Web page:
Meretz MK Gal-On Calls for International Probe of Gaza Beach Blast

IDF rejects London Times report that details on a naval shelling of the beach were erased from army's probe.

Meretz faction leader MK Zehava Gal-On called on the government Saturday to initiate the establishment of an international panel to investigate the blast that killed seven Palestinian civilians on a Gaza beach last week.

Gal-On said Israel has a "moral responsibility" to determine the true circumstances of the incident and added that Israel should be a party to the investigative commission.

"Credibility is an asset of utmost importance and Israel has an interest in maintaining her credibility," Gal-On said.

The Meretz leader also said her demand is based on the most recent findings released by the press and international human rights groups according to which the Israel Defense Forces was involved in the explosion.

The Palestinian Authority on Saturday again demanded an international probe into the incident.

The IDF on Saturday rejected a report in London's Times indicating the army erased details from its probe into the deadly Gaza beach blast that killed seven members of one family.

According to the British newspaper, the IDF deleted from its report details concerning shelling of the beach by Israel Navy vessels off the Gaza coast.

The IDF Spokespersons Unit said the Times made use of partial information and added that the quote in its story attributed to an IDF officer was inaccurate and taken out of context.

The IDF investigation team last week concluded "beyond all doubt" that the family was not hurt as a result of Israeli shelling.

The head of the investigation, Major-General Meir Klifi, said late last week that it is likely the blast stemmed from a bomb placed by the Palestinians at the site or "some form of unexploded ordnance." He added that the probe on the latter point was continuing.

The IDF emphasized again Saturday it was not responsible for the deaths of seven members of the Palestinian family - neither due to artillery fire from the sea nor from land-based artillery units. It also ruled out the possibility the blast was caused by an air strike.

According to the Times report, IDF officers admitted that two artillery shells were fired from a naval vessel between 4:24 P.M. and 4:55 P.M. - around the time the Palestinians were killed. The Times report maintained this fact was not included in the IDF investigation into the incident.

The Times also reported the IDF officers said these shells landed a large distance from the Gaza beach.

The IDF last week rejected the possibility that the Palestinians were hit by shells fired from a navy ship, since shelling in the area only took place earlier in the day.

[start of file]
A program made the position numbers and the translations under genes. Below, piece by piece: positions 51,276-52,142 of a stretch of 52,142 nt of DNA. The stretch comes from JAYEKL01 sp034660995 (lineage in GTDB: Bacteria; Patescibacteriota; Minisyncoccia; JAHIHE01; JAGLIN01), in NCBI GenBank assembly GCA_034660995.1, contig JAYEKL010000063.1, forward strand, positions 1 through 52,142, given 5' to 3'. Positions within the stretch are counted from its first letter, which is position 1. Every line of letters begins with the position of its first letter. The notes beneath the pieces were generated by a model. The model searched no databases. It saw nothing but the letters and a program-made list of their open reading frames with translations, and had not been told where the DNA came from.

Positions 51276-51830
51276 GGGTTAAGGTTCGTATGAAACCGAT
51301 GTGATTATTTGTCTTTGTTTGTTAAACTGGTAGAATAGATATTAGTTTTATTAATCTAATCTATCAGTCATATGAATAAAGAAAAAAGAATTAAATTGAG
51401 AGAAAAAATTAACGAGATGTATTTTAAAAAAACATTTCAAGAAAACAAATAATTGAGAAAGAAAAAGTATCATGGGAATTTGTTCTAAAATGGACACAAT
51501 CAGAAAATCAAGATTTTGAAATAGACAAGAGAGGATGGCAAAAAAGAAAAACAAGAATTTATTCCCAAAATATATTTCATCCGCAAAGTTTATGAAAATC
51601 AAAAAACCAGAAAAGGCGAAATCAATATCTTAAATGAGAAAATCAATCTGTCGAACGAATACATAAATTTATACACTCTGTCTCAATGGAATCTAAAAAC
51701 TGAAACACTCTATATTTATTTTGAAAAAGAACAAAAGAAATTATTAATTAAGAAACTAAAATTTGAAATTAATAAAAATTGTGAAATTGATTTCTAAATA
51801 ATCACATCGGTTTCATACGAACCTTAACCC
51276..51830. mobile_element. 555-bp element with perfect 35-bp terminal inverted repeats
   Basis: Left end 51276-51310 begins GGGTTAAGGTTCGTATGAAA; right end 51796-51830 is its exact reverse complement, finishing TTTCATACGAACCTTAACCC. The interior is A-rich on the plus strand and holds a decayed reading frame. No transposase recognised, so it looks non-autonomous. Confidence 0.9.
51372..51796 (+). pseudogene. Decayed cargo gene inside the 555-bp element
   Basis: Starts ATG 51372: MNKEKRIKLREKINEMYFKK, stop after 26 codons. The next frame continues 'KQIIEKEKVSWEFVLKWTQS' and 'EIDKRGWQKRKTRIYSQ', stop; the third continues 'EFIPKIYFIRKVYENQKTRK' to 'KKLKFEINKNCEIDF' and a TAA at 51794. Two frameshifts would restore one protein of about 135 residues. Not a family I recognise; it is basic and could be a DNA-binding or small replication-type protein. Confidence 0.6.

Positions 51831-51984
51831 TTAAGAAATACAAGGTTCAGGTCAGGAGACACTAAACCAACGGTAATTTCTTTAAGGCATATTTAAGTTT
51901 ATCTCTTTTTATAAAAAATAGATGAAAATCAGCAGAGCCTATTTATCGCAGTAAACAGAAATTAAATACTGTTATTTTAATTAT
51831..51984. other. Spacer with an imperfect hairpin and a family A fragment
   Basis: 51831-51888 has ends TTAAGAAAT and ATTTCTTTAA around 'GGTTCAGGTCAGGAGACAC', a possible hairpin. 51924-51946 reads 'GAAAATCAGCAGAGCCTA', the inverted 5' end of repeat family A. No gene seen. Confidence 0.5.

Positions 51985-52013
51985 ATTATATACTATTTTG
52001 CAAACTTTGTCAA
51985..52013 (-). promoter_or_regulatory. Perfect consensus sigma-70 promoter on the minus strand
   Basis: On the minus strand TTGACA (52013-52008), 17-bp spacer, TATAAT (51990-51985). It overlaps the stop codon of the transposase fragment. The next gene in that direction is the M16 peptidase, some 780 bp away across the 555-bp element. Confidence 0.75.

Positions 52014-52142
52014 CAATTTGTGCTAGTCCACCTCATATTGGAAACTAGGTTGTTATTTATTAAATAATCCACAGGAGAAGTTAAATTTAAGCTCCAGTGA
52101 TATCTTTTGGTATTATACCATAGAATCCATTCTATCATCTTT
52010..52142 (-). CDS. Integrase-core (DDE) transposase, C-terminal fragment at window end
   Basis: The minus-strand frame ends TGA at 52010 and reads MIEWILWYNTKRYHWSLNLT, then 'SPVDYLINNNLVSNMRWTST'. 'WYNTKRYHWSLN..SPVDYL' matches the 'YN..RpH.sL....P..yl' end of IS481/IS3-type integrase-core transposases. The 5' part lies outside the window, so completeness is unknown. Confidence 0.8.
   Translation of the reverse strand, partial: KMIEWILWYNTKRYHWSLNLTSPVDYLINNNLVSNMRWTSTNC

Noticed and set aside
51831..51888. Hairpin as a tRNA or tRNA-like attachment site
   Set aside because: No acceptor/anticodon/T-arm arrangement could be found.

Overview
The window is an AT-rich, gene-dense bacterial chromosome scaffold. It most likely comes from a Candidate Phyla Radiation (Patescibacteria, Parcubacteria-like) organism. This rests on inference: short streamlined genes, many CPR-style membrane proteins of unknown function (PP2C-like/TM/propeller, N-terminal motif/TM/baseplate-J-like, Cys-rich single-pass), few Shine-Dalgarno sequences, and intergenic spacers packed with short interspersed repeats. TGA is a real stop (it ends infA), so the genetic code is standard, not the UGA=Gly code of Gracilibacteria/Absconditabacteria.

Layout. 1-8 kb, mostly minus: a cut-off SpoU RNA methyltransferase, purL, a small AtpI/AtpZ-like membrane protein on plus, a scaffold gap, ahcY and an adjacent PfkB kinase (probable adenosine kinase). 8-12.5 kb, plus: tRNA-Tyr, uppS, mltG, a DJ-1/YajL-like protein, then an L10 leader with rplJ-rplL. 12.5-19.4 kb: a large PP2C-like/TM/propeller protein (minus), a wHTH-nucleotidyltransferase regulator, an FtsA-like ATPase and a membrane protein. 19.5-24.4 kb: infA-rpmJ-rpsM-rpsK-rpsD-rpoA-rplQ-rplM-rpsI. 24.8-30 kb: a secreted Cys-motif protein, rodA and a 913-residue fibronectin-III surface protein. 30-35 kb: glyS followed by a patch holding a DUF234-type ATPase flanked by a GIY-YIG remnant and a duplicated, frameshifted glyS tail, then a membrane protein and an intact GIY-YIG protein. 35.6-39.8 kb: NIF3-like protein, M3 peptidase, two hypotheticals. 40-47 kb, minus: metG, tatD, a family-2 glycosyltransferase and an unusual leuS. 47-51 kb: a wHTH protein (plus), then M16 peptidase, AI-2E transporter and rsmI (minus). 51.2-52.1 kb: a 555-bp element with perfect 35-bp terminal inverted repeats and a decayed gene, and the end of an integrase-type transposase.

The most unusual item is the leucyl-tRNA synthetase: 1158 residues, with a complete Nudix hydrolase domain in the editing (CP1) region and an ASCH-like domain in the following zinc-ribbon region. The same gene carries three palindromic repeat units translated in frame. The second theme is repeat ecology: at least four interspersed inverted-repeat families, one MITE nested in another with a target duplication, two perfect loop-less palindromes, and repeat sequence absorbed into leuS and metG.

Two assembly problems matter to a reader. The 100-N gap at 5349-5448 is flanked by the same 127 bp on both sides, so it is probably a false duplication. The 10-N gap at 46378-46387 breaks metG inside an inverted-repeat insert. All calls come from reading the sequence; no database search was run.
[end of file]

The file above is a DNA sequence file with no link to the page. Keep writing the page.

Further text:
According to the Times, the United Nations received a radio call from one of its officials in northern Gaza at 4:43 P.M.

"At 4:33 P.M. IDF artillery shelling has started again targeting the northern area, two artillery shells so far. One of the shells fell down at the coast west of the evacuated old Dugit settlement, some casualties among the people spending their day at the..." the Times quoted the report as saying.

Presented with the evidence of the UN transmission, Klifi said the 4:33 P.M. report was an earlier incident, near the abandoned settlement of Dugit. "[We] know of a request from the Red Cross to the Red Crescent at 4:30 P.M. regarding one wounded individual along the beach. [We] believe that that is the case you are referring to," Kalifi told the Times. "This is most likely in the Dugit area. Indeed they were shelling in the Dugit area, but the Dugit area was not near the incident. It was 700 meters away."

Klifi also said Saturday that a new examination of the scene of the blast would serve no purpose.

"I know the other [the Palestinian] side and I am aware of the manipulations of that side. It is possible to plan shrapnel fragments at the scene. If I could have made it into the field an hour or half an hour after the incident a few other things could have been examined," Klifi said.

Speaking at a press conference in Tel Aviv late last week, in the presence of Defense Minister Amir Peretz and Chief of Staff Dan Halutz, Klifi said the IDF's investigation was based on intelligence, on findings shared by the Palestinians, as well as IDF records of the site and other materials.

According to the findings, the lethal blast took place between 4:57 P.M. and 5:10 P.M., nearly five minutes after the last of six artillery shells landed in an area north of the site of the explosion.

Five of the six shells had predetermined coordinates, while the sixth, and the first of the series, was found to have landed several hundred meters north of the site after the firing data was examined.

Klifi says that "the likelihood [that the shell caused the killing] is absolutely zero. There is no chance of this."

"We cannot determine what hit them," Klifi admitted. "We continue to work on this and we hope we will be able to reach a conclusion soon. It is possible that it occurred as a result of something [a bomb] that someone placed, in order to prevent operations by our forces."

Klifi was hinting at the possibility that the IDF held intelligence information on the fact that Hamas had placed mines and other booby-traps on the beach in order to prevent raids by naval commandos.

"There are still things that must be clarified. We do not know with certainty," he said.

Among the most important findings of the IDF is the shrapnel removed from the body of one of the victims being treated at Ichilov Hospital in Tel Aviv. The metal was examined at a lab in the Technion University in Haifa and was confirmed not to originate from a 155 millimeter shell, the type fired by the artillery unit involved in shelling earlier.

The material was identified as not being in standard IDF usage.